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Tonk State
टोंक रियासत/ ریاستِ ٹونک
Princely State of British India
Flag of Tonk
Coat of arms of Tonk
Coat of arms

Tonk State in the Imperial Gazetteer of India
• 1931
6,512 km2 (2,514 sq mi)
• 1931
 • Motto'"Nasr min Allah"
(Victory from God)
• Established
Succeeded by
Republic of India
Today part ofRajasthan (India)

Tonk was a princely state of India at the time of the British Raj. The town of Tonk, which was the capital of the state, had a population of 273,201 in 1901. The town was surrounded by a wall and had a mud fort. It had a high school, the Walter hospital for women, under a matron, and a separate hospital for men. It has a bridge on the river Banas.

Muhammad Amir Khan was originally enlisted by the Holkar dynasty in 1806. Tonk and the surrounding regions were captured from Jaipur State and rewarded to Amir Khan for his services. In 1817, the British acknowledged Amir Khan as the ruler of Tonk on the condition that he disbanded his army, which consisted of 52 battalions of infantry, 15,000 Pashtun cavalry and 150 artillery. he surrendered on the condition that the British enlist his men and buy his artillery. Rampura and Aligarh[clarification needed] were presented as gift by the British to Amir Khan for his co-operation.[1] It was the only princely state of Rajasthan with a Muslim ruling dynasty.


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The state was formed of several enclaves located in an area covered by the alluvium of the Bands, and from this, a few rocky hills composed of schists of the Aravalli Range protrude, together with scattered outliers of the Alwar quartzites. Nimbahera is for the most part covered by shales, limestone and sandstone belonging to the Lower Vindhyan group, while the Central India districts lie in the Deccan trap area, and present all the features common to that formation.

Besides the usual small game, antelope or ravine deer, and nilgai (Boselaphus tragocamelus) used to be common in the plains, and leopards, sambar deer (Cervus unicolor) and wild hog were found in many of the hills. Formerly, an occasional tiger was met in the south-east of Aligarh, the north-east of Nimbahera and parts of Pirawa and Sironj.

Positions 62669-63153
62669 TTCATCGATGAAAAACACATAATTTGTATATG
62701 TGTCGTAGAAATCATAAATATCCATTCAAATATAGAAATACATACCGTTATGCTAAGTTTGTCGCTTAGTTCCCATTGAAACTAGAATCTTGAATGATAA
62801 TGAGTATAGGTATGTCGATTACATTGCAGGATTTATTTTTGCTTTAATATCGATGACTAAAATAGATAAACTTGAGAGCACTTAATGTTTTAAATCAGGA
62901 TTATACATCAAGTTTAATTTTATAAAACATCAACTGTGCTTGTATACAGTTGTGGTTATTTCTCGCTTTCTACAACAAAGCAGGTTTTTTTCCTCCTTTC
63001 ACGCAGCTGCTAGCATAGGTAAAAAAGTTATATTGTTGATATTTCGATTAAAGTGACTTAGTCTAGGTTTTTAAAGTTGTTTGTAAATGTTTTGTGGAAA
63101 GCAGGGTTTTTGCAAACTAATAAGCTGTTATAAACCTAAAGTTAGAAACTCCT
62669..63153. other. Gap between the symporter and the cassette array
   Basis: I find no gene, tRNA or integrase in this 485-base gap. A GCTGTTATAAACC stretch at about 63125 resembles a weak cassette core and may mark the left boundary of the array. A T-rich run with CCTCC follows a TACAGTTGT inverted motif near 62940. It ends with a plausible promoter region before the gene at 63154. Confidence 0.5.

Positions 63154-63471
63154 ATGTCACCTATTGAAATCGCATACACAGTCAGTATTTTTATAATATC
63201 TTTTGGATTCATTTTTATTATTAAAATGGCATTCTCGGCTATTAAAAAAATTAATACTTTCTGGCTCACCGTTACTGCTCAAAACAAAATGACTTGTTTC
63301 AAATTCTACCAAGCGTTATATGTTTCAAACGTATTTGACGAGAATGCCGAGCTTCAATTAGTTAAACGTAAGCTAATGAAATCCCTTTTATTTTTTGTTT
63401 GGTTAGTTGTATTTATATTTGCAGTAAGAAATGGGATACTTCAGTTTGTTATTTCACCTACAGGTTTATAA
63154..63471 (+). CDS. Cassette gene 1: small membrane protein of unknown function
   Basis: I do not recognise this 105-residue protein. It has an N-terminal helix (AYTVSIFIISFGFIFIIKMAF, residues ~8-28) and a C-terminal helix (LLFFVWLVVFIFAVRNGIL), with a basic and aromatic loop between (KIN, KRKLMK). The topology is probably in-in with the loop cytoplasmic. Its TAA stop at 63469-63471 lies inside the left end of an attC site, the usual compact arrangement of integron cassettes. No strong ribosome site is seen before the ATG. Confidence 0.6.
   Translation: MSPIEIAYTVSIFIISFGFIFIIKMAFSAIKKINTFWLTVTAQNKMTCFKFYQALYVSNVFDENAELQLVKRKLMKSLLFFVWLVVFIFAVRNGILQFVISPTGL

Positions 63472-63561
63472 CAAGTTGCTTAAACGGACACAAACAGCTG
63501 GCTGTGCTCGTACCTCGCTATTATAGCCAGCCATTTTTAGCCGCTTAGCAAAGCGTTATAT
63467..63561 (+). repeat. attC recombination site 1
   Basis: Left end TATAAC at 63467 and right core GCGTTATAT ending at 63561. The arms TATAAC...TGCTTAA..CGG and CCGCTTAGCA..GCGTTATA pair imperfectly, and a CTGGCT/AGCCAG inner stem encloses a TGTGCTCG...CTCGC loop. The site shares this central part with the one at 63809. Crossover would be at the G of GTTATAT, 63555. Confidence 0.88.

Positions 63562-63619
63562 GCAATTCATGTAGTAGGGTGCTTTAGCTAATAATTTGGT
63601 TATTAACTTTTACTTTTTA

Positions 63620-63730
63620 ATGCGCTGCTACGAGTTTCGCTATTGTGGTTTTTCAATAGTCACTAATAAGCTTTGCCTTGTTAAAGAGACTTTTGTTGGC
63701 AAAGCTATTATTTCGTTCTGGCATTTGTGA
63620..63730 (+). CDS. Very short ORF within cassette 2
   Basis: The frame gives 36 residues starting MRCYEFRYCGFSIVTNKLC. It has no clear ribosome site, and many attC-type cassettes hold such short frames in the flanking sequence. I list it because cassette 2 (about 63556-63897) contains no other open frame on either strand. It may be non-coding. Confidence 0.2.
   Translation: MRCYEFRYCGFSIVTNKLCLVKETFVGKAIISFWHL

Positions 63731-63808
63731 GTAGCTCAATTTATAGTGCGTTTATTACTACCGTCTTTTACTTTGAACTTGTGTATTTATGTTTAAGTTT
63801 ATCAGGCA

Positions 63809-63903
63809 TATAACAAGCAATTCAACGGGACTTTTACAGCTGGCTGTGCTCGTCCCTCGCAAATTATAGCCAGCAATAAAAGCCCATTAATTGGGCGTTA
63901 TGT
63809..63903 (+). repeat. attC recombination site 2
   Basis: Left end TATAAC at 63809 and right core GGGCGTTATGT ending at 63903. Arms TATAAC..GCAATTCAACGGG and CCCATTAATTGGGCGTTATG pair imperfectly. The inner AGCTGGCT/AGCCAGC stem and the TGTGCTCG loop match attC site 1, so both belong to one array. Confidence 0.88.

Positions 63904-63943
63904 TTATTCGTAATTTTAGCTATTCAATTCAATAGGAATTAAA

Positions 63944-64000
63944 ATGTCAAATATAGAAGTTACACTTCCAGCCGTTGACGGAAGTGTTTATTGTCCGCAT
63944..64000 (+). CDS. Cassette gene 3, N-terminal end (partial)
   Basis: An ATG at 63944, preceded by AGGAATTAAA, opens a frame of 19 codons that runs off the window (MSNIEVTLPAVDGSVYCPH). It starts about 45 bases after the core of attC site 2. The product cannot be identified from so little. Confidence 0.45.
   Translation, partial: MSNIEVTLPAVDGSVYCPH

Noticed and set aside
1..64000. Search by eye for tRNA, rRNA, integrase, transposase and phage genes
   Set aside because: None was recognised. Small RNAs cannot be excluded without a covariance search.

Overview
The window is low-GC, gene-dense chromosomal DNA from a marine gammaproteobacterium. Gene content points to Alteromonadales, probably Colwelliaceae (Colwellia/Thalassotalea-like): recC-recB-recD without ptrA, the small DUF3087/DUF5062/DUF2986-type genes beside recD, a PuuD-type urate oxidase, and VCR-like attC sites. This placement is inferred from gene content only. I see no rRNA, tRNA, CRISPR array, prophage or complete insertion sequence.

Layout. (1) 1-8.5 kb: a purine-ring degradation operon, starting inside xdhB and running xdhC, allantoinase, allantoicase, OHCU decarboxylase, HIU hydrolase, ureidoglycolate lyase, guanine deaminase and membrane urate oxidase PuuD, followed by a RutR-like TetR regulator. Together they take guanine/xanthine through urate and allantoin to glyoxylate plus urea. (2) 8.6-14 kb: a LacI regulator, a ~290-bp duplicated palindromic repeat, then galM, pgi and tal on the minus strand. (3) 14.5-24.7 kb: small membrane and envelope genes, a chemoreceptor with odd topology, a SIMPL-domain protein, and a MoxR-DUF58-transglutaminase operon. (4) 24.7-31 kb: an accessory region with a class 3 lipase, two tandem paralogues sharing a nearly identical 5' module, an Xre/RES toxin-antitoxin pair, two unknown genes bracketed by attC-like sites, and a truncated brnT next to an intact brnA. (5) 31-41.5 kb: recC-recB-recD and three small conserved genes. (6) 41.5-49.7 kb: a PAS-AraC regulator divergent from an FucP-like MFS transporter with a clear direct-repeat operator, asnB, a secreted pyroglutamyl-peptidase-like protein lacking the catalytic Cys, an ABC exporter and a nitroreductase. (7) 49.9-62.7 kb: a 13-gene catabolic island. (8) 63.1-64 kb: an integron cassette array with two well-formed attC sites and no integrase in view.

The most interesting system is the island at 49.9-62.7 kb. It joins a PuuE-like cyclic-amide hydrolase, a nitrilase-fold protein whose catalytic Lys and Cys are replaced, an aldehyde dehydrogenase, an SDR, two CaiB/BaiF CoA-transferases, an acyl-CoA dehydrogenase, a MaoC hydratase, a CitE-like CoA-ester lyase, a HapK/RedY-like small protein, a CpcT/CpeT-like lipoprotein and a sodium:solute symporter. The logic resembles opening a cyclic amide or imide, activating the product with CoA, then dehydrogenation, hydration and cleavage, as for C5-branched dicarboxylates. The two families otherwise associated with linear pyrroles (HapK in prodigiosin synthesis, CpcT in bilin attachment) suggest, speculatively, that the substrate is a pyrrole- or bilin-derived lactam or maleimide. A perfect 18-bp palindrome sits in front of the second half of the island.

The total area of the princely state was 2,553 square miles (6,610 km2) with a population in 1901 of 273,201.

By treaty Tonk became a British protectorate in 1817. Following the Independence of India, Tonk acceded to the newly independent dominion of India on 7 April 1949. It was located in the region bordering present-day Rajasthan and Madhya Pradesh states that are now the Tonk district.[citation needed]


The founder of the state was Nawab Muhammad Amir Khan (1769–1834), an adventurer and military leader of Pashtun descent. He rose to be a military commander in the service of Yashwantrao Holkar of the Maratha Empire in 1798. In 1806, Khan received the state of Tonk from Yashwantrao Holkar.[2] In 1817, after the Third Anglo-Maratha War, Amir Khan submitted to the British British East India Company. As a result, he kept his territory of Tonk and received the title of Nawab. While retaining internal autonomy and remaining outside British India, the state came under the supervision of the Rajputana Agency and consisted of six isolated districts. Three of these were under the Rajputana Agency, namely, Tonk, Aligarh (formerly Rampura) and Nimbahera. The other three, Chhabra, Pirawa and Sironj, were in the Central India Agency. The Haraoti-Tonk Agency, with headquarters at Deoli, dealt with the states of Tonk and Bundi, as well as with the state of Shahpura.[3]

A former minister of Tonk state, Sahibzada Obeidullah Khan, was deputed on political duty to Peshawar during the Tirah campaign of 1897.[4]

In 1899–1900, the state suffered much distress due to drought. The princely state enjoyed an estimated revenue of £128,546 in 1883–84;[1] but no tribute was payable to the government of British India. Grain, cotton, opium and hides were the chief products and exports of the state. Two of the outlying tracts of the state were served by two different railways.

Nawab Sir Muhammad Ibrahim Ali Khan GCIE (ruled 1867–1930) was one of few chiefs to attend both Lord Lytton's Durbar in 1877 and the Delhi Durbar of 1903 as ruler.[4]

In 1947, on the Partition of India whereby India and Pakistan gained independence, the Nawab of Tonk decided to join India. Subsequently, most of the area of the state of Tonk was integrated into Rajasthan state, while some of its eastern enclaves became part of Madhya Pradesh.

The foundation of the principality of Tonk led to the creation of a large Rajasthani Pathan community.


The rulers of the state, the Salarzai Nawabs of Tonk, belonged to a Pashtun Tarkani tribe. They were entitled to a 17-gun salute by the British authorities.[citation needed] The last ruler before Indian independence, Nawab Muhammad Ismail Ali Khan, had no issue.


See also


  1. ^ a b Hunter, Sir William Wilson (1887). The Imperial Gazetteer of India. Trübner & Company.
  2. ^ Lethbridge, Sir Roper (27 May 2005). The Golden Book of India: A Genealogical and Biographical Dictionary of the Ruling Princes, Chiefs, Nobles, and Other Personages, Titled Or Decorated of the Indian Empire. Aakar Books. ISBN 9788187879541 – via Google Books.
  3. ^ Imperial Gazetteer of India vol. IV (1907), The Indian Empire, Administrative, Published under the authority of His Majesty's Secretary of State for India in Council, Oxford at the Clarendon Press. Pp. xxx, 1 map, 552
  4. ^ a b  One or more of the preceding sentences incorporates text from a publication now in the public domainChisholm, Hugh, ed. (1911). "Tonk". Encyclopædia Britannica. Vol. 27 (11th ed.). Cambridge University Press. p. 10.

26°10′N 75°47′E / 26.17°N 75.78°E / 26.17; 75.78